When did lightbulbs get so complicated?
Lighting is a often unrecognized design element that can add warmth and vibrancy to your home. But choose the wrong lightbulb and your space can seem cold, sterile and drab.
Below, we give you light bulb 101 to help choose the perfect bulb for your abode.
Lumens are the unit of measurement for the amount of light emitted from a light bulb. More lumens means brighter light, fewer lumens means dimmer light.
Kelvin is Key
Light color or light appearance is measured on the Kelvin temperature scale. Lower Kelvin numbers means more yellow light; the higher the Kelvin number the whiter or bluer light.
The most misunderstood light bulb vocabulary word, watts tell you the amount of energy a bulb uses, not how bright the light bulb shine. The lower the watts, the lower the electric bill.
Name That Bulb
With so many light bulb options on the shelf, you need the basics on what elements each light bulb offers.
Incandescent are the traditional light bulbs that produce a warm, glowing light. Less energy efficient that other bulbs, lighting companies are now producing incandescent hybrid bulbs that offer a warm glow with better energy efficiency.
Compact Fluorescent Bulbs, or CFLs, use much less energy and last longer than incandescent bulbs. Many CLF bulbs contain a trace amount of mercury so careful disposal is recommended.
LED bulbs are as efficient as CFLs and last even longer. In the past, LED bulbs gave a harsh, unforgiving light. Today, many LED lights offer a warmer glow with beautiful, true light.
Halogen bulbs offer a sharp, white light. This bulb burns at a high temperature so you should wear gloves when installing. The smallest residue of oil from a human hand can rub off on the bulb, creating an atmosphere where the bulb warms too quickly causing the bulb to explode.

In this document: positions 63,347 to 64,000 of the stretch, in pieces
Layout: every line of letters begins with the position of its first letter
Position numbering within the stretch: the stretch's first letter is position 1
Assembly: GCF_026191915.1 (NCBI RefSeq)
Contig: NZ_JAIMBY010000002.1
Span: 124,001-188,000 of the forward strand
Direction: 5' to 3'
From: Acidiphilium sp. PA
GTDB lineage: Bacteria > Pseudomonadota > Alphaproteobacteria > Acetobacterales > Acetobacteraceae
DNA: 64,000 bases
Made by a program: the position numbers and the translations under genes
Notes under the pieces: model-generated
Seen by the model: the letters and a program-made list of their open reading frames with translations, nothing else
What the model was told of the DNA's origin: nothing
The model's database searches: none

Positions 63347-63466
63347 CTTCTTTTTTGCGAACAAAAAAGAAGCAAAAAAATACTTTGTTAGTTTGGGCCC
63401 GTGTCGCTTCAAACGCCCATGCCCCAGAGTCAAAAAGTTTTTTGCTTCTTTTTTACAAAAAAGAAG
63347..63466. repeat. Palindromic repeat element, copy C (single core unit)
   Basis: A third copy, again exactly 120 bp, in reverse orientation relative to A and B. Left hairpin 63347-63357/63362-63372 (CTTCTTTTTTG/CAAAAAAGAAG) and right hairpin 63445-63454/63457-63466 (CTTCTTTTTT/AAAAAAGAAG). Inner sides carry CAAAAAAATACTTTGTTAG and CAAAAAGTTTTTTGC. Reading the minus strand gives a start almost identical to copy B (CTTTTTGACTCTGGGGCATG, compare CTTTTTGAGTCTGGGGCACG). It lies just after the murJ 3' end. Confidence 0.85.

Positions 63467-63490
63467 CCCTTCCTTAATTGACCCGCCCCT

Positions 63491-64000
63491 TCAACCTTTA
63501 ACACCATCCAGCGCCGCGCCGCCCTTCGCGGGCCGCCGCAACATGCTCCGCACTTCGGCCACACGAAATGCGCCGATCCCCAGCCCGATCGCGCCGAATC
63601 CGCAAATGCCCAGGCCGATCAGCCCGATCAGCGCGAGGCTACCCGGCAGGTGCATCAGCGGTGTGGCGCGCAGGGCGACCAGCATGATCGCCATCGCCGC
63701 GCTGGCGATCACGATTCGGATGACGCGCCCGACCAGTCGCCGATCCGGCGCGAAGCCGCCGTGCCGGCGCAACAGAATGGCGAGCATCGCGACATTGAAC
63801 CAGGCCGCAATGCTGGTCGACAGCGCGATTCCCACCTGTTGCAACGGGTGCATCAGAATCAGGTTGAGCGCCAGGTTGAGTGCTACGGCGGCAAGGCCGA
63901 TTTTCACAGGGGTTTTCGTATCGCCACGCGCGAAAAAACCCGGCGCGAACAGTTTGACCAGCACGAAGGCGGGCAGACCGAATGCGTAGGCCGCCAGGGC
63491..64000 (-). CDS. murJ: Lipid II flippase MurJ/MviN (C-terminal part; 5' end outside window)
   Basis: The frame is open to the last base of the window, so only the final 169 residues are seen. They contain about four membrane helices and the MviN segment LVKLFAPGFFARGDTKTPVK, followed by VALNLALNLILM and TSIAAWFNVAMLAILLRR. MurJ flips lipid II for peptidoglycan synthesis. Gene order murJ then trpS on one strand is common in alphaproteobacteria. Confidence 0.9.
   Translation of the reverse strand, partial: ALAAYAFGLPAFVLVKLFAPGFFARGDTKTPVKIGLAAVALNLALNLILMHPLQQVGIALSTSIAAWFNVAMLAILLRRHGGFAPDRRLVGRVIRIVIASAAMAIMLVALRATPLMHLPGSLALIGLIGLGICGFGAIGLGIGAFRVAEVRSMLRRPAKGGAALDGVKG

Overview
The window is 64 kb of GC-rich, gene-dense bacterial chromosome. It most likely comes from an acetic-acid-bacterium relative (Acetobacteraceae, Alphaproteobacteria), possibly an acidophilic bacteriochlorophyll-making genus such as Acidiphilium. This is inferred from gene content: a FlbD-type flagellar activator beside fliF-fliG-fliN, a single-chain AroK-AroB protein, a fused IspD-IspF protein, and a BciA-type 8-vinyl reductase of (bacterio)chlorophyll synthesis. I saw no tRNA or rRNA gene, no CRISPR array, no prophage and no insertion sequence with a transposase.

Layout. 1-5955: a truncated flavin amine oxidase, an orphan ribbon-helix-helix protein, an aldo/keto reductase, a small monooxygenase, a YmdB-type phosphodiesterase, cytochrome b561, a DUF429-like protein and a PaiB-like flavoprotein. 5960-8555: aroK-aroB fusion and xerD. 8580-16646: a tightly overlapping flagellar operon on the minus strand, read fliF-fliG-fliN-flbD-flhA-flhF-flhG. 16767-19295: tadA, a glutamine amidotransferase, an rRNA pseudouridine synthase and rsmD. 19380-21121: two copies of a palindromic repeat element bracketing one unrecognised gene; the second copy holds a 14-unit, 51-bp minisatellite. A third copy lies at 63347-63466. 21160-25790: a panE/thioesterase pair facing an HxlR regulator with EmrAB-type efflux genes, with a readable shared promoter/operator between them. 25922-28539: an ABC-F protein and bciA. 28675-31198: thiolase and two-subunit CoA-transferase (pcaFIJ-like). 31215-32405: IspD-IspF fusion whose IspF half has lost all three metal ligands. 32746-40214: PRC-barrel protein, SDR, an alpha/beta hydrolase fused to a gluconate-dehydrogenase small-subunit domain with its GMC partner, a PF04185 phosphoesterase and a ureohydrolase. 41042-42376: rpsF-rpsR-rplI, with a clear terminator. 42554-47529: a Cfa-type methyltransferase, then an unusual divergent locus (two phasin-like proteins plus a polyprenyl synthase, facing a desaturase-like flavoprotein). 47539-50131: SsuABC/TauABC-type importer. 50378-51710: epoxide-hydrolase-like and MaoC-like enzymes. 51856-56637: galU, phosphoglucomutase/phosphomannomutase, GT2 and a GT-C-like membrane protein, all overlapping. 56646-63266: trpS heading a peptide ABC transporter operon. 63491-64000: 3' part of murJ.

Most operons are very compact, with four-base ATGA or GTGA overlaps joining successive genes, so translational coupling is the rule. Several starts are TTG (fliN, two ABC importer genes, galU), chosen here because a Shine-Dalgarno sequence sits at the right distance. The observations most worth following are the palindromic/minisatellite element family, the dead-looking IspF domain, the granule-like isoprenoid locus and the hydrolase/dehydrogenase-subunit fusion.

Ever choose a paint color that looks amazing in the store but horrible on your wall? Lighting could be part of the problem. Color accuracy, or CRI, tells you how accurate a given light is. With a scale of zero to 100 percent, the higher the CRI the more accurate the color reading. Anything above 80 is considered excellent.
Room By Room
With all of the light bulb choices, you will probably need several options for different areas of your home. While most designers hate fluorescent lighting and love the old-school incandescent warmth, you may decide cost and efficiency factor in your decision.
Bedroom and Living Room
For bedrooms, living rooms and dens, try a warm white with a 2,500 to 3,000 Kelvin rating and a CRI color accuracy rating of 80 or higher. Look for lumens from 2,000 to 4,000 total. (Remember, overhead lighting and ambient lighting from lamps, if placed in one room, can create your projected lumen goal per room.)
Kitchen and Workspace
Look for lumens that range from 5,000 to 10,000, with under cabinet task lighting in the mix. This is a room that needs less yellow lighting and more accuracy, so the Kelvin number can top 3,000.
You want high color accuracy, a CRI of 80 or higher and a higher (whiter) Kelvin number for optimal lighting in a bath. Each vanity needs at least 1,500 lumens for lighting that works for applying makeup and other day-to-day tasks.